I started to read but I stopped.

Why didn’t I do the dishes last night?

That picture has been crooked on the wall for a week.

The crags of unfolded laundry are piled higher and higher. Unputaway

The cobwebs reach delicately, achingly from corner to lamp and then arch back again.

“I want this!  I need this!  You’re late!!”

I’m already afraid for the mistakes of the day I’m yet to make.

I struggle from the swirled tidepool of my bedsheets.

Down the stairs, into my coat, out the door,  onto the porch.  Once there I stop. For a moment or two I can’t even breathe. But I can hear it.

It’s so long since I’ve really heard silence.

The air is moist, comfortingly heavy and sweetly enveloping.  Each breath feels as if I’m swallowing rich mouthfuls of a malted. I breathe slowly — not to be too greedy.

I know this place so well.  The ragged hedge, the tufted and tousled  grass, the barebranched trees jubilantly stretching their limbs, grateful to  at last shaken free the leaves that form a crunchy carpet below.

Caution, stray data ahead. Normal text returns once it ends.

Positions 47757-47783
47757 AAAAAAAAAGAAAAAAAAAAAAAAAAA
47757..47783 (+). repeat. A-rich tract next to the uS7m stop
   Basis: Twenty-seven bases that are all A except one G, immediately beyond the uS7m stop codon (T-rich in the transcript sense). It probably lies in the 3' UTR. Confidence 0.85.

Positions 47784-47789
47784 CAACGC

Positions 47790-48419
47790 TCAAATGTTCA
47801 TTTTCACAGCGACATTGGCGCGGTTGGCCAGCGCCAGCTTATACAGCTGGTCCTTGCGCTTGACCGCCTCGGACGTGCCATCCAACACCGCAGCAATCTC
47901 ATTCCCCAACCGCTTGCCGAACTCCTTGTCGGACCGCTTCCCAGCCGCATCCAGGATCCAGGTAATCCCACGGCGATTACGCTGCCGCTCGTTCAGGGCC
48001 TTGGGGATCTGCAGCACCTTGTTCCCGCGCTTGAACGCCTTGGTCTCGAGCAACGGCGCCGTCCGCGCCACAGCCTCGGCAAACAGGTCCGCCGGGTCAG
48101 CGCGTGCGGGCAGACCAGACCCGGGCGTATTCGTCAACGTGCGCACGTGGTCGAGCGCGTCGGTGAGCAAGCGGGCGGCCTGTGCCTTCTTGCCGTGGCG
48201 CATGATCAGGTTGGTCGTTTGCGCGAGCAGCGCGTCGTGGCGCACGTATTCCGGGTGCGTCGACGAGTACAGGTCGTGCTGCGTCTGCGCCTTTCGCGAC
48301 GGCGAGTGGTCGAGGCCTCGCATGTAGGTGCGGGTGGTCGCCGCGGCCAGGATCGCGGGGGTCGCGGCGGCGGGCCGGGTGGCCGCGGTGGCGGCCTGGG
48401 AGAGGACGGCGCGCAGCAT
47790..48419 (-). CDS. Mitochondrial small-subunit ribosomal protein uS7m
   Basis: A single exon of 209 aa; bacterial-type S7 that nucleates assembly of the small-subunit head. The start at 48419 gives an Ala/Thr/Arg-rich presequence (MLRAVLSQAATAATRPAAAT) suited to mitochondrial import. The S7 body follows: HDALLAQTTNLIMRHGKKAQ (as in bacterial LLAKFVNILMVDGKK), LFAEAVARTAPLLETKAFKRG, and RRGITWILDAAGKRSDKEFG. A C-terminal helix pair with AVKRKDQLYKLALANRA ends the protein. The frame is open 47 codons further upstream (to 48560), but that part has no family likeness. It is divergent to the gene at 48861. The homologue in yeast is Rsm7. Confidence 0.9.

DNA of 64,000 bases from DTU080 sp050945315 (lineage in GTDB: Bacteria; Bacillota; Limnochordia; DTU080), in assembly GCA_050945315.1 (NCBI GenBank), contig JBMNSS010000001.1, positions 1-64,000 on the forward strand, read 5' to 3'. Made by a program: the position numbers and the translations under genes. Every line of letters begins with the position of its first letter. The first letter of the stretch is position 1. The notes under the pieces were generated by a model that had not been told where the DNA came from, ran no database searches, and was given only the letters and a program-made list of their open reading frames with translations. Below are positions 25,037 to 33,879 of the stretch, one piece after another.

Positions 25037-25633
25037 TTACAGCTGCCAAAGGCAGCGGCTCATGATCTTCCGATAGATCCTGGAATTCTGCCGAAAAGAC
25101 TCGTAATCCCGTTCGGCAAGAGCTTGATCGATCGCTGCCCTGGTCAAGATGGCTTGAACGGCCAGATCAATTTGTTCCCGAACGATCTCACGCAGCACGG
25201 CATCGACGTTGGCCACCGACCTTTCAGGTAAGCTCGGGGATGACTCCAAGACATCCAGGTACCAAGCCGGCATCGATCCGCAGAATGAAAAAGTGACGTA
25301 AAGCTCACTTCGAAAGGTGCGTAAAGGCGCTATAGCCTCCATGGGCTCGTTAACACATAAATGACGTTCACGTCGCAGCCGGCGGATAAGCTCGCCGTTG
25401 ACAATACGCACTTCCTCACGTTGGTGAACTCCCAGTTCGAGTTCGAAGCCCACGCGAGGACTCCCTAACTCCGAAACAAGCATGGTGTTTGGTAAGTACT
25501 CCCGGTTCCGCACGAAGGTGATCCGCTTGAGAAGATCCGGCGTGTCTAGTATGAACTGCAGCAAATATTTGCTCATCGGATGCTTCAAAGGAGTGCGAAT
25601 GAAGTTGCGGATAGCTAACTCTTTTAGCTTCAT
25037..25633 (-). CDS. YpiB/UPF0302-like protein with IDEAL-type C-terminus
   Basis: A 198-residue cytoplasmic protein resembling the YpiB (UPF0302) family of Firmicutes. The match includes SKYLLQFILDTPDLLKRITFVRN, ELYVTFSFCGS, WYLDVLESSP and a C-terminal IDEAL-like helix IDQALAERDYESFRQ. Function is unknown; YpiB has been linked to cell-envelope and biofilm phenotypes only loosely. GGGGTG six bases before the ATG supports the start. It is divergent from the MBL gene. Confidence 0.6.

It’s all solid, all respectful, all tolerant. How can a place feel patient?

But here for a few moments, nothing is asked of me. I am not judged. I am quietly welcome.

That’s all there is. But then, that’s all I wanted.

***

In December of 1831 Charles Darwin boarded The Beagle to begin a five year voyage of discovery that would take him from the Canary Islands to the Galapagos to New Zealand.  Was he equal parts exhilarated and exhausted,  roiled by the ocean, burned by the equatorial sun, embraced by the arms of the sky?  The only naturalist on board FitzRoy’s vessel, he was separate from the seamen, always alone, straining to hear the sounds of quiet.  Away from the onslaught of the world, through jungles and trauma and terrors,  he still possessed one of the greatest luxuries: he had time to think.

After returning home in 1836  Darwin spent rest of his life was spent sorting his thoughts. His period of separateness and quiet was the seedbed of his greatness, of all that came afterwards.